Russ Lipton on Tinderbox
I have used Tinderbox since its introduction a decade ago. It is the only piece of software I have ever used over thirty years that is, itself, intellectually stimulating – a category type absent from all known software reviews. Consequently, Tinderbox must be and is, indeed, frustrating and maddening at times.
I want to address two meta areas, both of which you touched upon:
Price. I can remember when software products cost $395; in ‘old’ dollars too. Tinderbox seems outrageously expensive by today’s standards. Tire-kickers, please keep in mind that Eastgate’s ‘artisanal’ approach to software correlates closely with the product’s unique strengths. This is not committee-designed, corporate-volume targeted, me-too outliner, note taker or mind mapper stuff, though I know Eastgate welcomes corporate customers – a different matter. I suspect the price is set as low as possible consistent with maintaining the long-term health of the project.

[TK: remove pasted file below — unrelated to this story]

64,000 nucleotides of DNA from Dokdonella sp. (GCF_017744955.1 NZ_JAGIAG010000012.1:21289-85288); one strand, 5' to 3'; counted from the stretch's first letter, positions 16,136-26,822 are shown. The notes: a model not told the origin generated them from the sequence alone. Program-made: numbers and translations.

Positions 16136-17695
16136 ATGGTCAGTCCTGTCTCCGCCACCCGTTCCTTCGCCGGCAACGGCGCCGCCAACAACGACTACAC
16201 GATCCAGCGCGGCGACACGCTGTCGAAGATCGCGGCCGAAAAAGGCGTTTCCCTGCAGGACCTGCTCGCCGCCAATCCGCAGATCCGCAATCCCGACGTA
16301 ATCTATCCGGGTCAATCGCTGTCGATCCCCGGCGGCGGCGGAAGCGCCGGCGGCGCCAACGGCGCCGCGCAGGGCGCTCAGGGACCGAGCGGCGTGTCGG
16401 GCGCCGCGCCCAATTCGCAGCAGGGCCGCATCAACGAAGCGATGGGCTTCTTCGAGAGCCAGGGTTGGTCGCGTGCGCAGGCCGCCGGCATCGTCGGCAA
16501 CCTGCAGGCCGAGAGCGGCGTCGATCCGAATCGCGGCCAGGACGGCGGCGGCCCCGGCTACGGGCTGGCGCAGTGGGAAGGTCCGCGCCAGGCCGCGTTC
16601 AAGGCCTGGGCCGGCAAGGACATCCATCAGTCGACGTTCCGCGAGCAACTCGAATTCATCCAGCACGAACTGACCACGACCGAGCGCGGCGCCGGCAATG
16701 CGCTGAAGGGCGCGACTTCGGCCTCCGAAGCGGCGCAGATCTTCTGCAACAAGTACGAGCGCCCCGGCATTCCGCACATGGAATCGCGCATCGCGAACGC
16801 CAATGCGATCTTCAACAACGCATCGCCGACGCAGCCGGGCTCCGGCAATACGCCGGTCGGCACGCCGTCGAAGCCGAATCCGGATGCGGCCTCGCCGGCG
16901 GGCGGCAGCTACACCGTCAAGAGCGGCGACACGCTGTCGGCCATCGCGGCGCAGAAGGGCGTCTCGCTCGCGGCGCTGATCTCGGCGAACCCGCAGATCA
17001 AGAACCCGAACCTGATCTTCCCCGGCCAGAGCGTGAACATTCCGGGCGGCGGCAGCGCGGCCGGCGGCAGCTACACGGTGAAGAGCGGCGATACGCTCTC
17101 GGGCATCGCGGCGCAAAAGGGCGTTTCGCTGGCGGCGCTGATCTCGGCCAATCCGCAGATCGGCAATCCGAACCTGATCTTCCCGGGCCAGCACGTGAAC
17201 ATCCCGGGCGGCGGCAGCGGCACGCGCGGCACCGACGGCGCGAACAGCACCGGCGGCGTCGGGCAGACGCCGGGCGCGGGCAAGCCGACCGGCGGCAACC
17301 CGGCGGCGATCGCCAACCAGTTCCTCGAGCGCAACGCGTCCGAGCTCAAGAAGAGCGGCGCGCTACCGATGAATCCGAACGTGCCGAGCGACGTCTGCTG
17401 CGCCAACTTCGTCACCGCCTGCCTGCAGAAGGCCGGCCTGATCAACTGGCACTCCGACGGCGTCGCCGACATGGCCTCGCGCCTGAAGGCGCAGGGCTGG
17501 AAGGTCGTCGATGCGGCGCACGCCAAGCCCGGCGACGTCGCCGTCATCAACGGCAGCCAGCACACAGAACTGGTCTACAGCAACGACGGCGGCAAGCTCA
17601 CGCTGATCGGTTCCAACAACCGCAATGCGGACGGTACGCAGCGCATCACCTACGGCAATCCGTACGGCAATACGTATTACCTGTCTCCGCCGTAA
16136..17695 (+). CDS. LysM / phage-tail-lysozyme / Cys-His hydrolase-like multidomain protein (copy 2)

Enhancements. Mark Bernstein seems as enthusiastic today about pushing Tinderbox’s architectural design and feature-set to its usable limits as he was when discussing the original beta publicly long ago. I chose ‘usable’ above purposely. I don’t want to give the impression that Tinderbox is for weird, eccentric hobbyists with endless time on their hands. Bernstein is always asking users who want ‘just one more’ feature to supply a possible use case and/or reasoned defense of their request. Still, that said, it is fun (and productive) to grow alongside Tinderbox itself, which means, to grow alongside Mark as well.
Again, well-done review. There is a fully productive ‘shallow end’ to the Tinderbox pool which amply rewards beginning swimmers. The neat thing is that the deep end of the pool is (as it should be) just beyond one’s gaze at any given moment.